- Exchanging your current channel for a new, more productive one is more of a dream than a reality
- Analyzing channel performance metrics can help focus resources and development efforts to increase productivity
- Understanding the attributes of top performers across multiple categories can help target recruitment efforts
We need a new channel!
This is a favorite refrain of many sales executives. When faced with revenue challenges, eroding margins and changing business models, the channel becomes the scapegoat for lagging performance. The belief is that there is a hidden, underground network of better partners out there that have eluded the supplier thus far. These partners generate a lot of revenue without consuming a lot of resources, they are loyal to the supplier, self-sufficient, sell predominantly to new customers and new markets, don’t cause conflict and never need a price exception.
These partners don’t exist. While there is always an opportunity for targeted recruitment, the best partners may be hiding in plain sight. Start by looking at what you have before focusing on what you don’t. Stack ranking current partners on straight revenue contribution highlights the volume producers but provides limited visibility into other key areas of channel performance. Use these three metrics to uncover opportunities in the channel you already have:
- Growth. Are your partners growing their businesses? Are they also growing yours? Channel partners that are growing sales of your portfolio at a higher rate than your corporate growth rate should be identified and nurtured. While volume partners tend to contribute to the core business in the annual channel revenue plan, growth partners drive incremental dollars. These partners may not be producing high revenue volumes yet, but they may have the potential to move up the revenue stack. Does your channel program reward this kind of partner performance? If not, it may be time to redefine which partner objectives are important to you and how you compensate partners for meeting them.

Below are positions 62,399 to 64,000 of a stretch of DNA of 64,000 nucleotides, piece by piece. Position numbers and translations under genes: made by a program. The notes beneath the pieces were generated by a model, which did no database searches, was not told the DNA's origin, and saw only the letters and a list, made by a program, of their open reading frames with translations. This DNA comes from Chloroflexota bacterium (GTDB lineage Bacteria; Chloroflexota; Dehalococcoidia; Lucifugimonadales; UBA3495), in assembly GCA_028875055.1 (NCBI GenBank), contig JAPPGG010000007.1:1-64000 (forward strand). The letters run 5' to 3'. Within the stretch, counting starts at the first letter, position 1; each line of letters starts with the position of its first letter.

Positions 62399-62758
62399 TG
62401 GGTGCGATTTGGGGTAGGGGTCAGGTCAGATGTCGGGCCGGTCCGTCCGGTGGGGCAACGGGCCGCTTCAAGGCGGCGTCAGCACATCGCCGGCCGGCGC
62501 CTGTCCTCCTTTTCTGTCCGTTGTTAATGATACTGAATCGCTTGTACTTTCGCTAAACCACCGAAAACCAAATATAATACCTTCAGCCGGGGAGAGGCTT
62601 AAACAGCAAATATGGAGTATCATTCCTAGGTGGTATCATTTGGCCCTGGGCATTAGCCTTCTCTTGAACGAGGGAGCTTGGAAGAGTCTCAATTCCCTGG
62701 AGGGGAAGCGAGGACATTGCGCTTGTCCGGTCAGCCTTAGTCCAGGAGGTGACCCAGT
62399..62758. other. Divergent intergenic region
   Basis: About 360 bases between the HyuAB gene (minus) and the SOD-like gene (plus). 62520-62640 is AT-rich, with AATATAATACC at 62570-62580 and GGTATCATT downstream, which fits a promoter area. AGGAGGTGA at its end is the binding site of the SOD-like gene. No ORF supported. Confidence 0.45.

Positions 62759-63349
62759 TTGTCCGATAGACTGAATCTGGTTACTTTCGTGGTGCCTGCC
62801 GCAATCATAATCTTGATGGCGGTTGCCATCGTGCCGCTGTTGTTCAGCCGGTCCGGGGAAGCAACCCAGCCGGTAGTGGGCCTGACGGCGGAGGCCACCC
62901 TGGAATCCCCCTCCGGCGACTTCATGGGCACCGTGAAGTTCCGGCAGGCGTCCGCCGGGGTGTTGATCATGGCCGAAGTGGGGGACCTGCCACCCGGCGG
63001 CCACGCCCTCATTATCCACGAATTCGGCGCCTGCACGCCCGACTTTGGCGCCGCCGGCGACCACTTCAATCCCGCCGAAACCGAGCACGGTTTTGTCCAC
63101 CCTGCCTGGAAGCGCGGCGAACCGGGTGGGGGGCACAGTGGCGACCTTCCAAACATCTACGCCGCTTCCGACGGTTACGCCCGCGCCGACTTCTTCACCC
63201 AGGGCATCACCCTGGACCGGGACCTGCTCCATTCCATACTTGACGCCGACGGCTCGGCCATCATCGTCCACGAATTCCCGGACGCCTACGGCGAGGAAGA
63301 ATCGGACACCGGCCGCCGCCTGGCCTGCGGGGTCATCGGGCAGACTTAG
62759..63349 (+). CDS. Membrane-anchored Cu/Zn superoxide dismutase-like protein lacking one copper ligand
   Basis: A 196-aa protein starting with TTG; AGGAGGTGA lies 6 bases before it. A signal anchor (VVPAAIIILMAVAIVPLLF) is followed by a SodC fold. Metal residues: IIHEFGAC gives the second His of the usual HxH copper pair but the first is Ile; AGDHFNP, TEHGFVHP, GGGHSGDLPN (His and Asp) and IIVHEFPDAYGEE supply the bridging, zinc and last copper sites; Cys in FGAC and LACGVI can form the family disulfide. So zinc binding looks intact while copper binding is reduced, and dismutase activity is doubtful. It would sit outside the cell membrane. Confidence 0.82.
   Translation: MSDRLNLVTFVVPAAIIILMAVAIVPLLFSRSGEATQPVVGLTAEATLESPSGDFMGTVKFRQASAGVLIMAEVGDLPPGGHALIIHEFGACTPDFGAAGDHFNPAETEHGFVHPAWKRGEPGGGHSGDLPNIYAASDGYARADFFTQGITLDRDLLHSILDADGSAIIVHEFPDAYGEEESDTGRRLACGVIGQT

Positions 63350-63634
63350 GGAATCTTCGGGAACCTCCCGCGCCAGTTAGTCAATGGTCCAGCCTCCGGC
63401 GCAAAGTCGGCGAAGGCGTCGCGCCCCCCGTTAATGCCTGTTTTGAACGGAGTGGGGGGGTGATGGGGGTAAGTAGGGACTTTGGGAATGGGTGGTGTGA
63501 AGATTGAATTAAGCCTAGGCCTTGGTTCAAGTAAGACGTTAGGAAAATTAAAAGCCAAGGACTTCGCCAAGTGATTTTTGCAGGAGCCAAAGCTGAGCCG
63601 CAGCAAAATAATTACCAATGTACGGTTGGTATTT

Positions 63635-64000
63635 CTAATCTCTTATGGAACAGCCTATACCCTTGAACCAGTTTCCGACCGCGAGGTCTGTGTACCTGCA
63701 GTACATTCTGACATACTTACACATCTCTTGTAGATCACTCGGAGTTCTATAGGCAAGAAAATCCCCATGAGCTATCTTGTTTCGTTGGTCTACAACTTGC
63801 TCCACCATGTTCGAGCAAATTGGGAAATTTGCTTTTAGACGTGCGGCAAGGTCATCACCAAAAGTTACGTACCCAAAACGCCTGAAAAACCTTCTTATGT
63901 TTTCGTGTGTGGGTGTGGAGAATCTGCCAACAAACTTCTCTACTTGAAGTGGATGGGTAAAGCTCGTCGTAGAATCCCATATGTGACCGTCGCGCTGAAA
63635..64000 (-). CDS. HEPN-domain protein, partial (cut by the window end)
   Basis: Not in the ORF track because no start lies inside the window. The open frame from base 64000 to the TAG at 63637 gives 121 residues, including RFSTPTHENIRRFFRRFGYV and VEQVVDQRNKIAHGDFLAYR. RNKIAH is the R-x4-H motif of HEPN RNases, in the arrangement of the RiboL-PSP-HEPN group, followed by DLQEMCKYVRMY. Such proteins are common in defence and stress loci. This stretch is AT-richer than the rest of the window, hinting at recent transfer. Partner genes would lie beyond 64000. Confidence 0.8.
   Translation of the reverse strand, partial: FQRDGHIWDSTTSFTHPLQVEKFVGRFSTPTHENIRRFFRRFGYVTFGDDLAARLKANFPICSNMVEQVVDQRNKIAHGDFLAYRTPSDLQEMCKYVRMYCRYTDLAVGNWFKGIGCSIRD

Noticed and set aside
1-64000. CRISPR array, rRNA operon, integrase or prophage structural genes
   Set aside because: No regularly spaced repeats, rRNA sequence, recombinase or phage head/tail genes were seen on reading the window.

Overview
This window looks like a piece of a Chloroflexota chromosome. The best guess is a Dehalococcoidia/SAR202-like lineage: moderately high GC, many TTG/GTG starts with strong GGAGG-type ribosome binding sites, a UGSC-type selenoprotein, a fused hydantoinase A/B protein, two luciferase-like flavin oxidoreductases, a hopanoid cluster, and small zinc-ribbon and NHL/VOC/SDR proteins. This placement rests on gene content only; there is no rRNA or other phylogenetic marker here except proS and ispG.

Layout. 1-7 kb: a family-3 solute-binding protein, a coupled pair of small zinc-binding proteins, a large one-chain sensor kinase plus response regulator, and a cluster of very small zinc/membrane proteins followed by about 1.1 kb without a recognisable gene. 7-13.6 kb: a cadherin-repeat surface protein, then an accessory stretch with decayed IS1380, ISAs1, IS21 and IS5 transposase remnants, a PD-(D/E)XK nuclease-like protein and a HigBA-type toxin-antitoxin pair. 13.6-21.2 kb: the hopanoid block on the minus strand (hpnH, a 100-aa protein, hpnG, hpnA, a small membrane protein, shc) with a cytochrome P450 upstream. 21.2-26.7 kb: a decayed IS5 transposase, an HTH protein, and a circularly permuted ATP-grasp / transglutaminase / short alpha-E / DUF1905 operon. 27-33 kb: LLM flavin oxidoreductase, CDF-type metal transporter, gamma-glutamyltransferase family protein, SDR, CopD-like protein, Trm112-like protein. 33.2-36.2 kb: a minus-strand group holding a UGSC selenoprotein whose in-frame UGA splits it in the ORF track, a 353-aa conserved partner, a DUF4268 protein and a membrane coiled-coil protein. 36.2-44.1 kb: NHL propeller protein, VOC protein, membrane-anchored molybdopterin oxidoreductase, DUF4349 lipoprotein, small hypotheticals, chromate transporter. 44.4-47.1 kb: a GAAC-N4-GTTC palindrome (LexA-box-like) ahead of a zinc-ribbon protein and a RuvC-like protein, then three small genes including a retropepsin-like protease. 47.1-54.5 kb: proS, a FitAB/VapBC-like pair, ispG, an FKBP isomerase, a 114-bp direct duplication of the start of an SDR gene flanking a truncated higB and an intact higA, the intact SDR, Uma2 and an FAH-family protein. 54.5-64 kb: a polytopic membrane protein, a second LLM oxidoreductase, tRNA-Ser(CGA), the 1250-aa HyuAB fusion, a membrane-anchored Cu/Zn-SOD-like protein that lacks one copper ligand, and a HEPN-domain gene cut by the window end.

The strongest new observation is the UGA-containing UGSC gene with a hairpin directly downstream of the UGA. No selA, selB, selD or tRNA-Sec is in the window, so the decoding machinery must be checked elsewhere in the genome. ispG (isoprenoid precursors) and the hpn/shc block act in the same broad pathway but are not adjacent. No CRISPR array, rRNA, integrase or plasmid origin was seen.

- Sales frequency. Identifying partners that drive consistent revenue is just as important as understanding partners that drive volume. Depending on the offer and sales cycle, start by looking at partners that are closing a predictable number of deals and dollar volume every quarter or every other quarter. If these partners are not already in the volume group, they may be able to move up the stack as they are already doing something that is driving repeatable business. Some of these partners may benefit from additional enablement to help increase their average deal size. They may also benefit from additional marketing support for demand generation activities that can increase the number of sales opportunities. If the partner also has the organizational capacity to support accelerated demand, this momentum may help to move them into growth or volume categories over time.
- Focus on the new. Selling new offers, finding new customers and opening new markets are important requirements for a healthy supplier business. However, all three of these are time consuming and costly for the partner. While your largest partners may put some effort into this, many prefer to focus on nurturing and protecting their installed base. Identifying and rewarding partners who drive the new is very important to meet ongoing channel revenue targets. Deal registration programs are one way to reward partners for new customer engagements. Incentives can also be aligned to new offers to reward sales efforts. Is your channel program ready to support this?
While the temptation to switch to a different channel may be strong, hitting the pause button can ensure longer-term success. Identifying the high-potential partners who are already in your channel can help you focus your resources and programs to drive better sales motions. It can also help you understand what you need from new partners to fill the gaps. If you would like more information on how to align your channel program, development and recruitment efforts, contact SiriusDecisions.